Q:

What are examples of Julius Caesar's arrogance?

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Quick Answer

Examples of Julius Caesar's arrogance include how he disregarded the Roman Senate's authority and crossed the Rubicon with his armies, and how he made himself dictator of Rome for life. His military arrogance can be seen in the ruthless manner he conquered Gaul, as well as all others who opposed him.

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Full Answer

Julius Caesar grew to prominence as a noble Roman from the House of Julian. Caesar used his status to secure administrative titles and procure wealth. In the year 61 B.C., he became governor of Spain. Three years later he became governor of Gaul. He spent eight years in Gaul, and conquered the entire territory from the Alps to the English Channel and from the Atlantic Ocean to the Rhine River. Caesar used the brutal efficiency of his Roman Legions to subdue the Gallic tribes and levy on them heavy taxes.

Caesars conquest of Gaul gained him enough recognition to return to Rome and proclaim himself First Consul. However, Caesar’s proclamation started a civil war. In 46 B.C., after defeating his civil war opponents, Caesar proclaimed himself dictator of Rome.

Despite Caesar’s arrogant authority, he did have fair political aims for Roman society. He is responsible for resolving debt crisis, reform of the Roman calendar, regulation of the grain dole and the strengthening of the middle class.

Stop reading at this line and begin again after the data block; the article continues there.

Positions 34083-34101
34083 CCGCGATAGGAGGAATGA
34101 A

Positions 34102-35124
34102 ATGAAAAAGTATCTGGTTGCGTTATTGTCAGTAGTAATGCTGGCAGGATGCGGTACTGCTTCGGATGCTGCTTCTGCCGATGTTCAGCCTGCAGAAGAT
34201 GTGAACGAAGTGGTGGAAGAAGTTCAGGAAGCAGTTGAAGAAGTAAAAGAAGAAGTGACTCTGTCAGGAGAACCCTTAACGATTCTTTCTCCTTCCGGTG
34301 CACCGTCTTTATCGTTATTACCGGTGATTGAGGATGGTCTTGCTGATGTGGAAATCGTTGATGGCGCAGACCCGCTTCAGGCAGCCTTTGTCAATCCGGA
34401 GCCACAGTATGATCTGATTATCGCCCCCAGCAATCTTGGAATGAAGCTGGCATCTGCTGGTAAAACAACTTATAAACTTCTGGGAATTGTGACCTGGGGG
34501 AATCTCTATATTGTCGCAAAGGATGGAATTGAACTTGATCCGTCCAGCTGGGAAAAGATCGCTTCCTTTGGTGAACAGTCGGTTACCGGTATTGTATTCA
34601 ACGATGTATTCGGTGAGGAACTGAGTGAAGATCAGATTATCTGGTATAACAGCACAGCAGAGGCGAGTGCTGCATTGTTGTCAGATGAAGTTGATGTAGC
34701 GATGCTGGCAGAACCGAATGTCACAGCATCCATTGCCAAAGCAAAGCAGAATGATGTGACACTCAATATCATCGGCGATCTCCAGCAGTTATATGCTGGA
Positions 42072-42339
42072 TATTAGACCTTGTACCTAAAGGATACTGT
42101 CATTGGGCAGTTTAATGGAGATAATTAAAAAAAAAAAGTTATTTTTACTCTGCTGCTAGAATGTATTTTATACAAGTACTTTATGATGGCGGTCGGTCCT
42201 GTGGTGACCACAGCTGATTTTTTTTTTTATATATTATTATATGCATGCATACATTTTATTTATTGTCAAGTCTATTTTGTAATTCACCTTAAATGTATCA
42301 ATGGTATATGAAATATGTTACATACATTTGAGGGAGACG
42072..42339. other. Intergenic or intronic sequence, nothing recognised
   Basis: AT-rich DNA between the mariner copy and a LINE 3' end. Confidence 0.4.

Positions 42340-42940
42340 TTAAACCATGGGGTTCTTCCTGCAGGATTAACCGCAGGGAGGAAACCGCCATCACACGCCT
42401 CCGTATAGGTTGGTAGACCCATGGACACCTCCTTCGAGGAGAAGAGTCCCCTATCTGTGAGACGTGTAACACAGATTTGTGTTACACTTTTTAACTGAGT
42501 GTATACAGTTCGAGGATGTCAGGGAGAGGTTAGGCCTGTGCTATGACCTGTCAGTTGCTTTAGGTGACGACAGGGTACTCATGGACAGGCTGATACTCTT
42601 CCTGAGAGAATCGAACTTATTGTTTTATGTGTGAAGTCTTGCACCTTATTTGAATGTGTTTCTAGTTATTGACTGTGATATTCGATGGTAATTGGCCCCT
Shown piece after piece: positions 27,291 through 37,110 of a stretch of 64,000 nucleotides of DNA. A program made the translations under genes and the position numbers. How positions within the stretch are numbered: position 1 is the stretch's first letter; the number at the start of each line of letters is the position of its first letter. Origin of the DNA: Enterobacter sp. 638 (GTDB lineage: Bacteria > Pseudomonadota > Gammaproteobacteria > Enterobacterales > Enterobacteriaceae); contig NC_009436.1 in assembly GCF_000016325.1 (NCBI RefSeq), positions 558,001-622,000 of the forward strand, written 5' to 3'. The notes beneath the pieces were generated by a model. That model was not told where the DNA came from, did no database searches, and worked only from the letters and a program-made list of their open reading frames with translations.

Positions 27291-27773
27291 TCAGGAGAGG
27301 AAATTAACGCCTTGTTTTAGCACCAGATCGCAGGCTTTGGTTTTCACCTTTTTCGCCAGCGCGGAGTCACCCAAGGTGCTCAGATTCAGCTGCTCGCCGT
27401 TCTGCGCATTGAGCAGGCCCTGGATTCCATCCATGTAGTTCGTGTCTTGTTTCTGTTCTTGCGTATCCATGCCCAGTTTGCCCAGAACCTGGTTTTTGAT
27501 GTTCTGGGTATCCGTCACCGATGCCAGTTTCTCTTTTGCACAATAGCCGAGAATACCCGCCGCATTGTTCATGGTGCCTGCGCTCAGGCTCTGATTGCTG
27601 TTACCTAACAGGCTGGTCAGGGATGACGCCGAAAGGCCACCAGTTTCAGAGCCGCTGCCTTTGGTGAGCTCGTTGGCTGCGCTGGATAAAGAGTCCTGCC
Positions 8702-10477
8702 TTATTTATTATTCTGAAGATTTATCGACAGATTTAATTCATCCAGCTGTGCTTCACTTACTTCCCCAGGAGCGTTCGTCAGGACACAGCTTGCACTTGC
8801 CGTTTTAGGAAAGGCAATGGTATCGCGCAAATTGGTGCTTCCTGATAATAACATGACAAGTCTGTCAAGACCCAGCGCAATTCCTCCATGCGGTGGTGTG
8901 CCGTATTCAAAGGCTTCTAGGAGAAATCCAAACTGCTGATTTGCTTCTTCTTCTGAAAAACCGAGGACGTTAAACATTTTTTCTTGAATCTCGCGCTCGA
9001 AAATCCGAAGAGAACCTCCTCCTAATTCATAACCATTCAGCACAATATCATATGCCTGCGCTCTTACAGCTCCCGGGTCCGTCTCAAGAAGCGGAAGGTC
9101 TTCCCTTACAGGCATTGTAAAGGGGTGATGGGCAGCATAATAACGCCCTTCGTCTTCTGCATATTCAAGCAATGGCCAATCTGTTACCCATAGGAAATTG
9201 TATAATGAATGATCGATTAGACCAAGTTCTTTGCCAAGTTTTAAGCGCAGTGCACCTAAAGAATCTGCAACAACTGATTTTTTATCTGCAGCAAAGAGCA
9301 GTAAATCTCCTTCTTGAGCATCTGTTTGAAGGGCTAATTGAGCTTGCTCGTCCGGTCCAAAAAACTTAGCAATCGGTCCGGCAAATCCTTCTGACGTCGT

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Related Questions

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    Who was Julius Caesar?

    A:

    Julius Caesar was a Roman statesman, writer and general who lived between 100 and 44 B.C. Caesar's victory during the Gallic Wars increased his power to the extent that he was able to take control of the Roman Republic and become dictator.

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    For how long did Julius Caesar rule?

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    Julius Caesar ruled as a dictator from 49 B.C. to 44 B.C., when he was assassinated. Caesar was actually elected as ruler twice. The first time in 49 B.C. lasted only a few days until he assured he was re-elected as consul for a second term, after which he stepped down.

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    How did Julius Caesar become dictator?

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    Julius Caesar's rise to power began with his military service, after which he returned to Rome and began a career in politics. His military exploits and political skills led to his raising of a private army to defend Rome against the king of Pontus in 74 B.C. A later appointment as quaestor and other governmental positions, including the governship of a Spanish province, consul and then a military victory in Egypt, led to Caesar being declared dictator for life and earned him the title of Father of his Country.

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    How did Julius Caesar affect the Roman Empire?

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    The biggest effect Julius Caesar had on Rome was his transform Rome from a republic to an empire. He also updated the Roman calendar, was undefeated as a general, alleviated the taxes of the working class, significantly expanded Roman territory and invented the newspaper. He also instituted the reign of Caesars.

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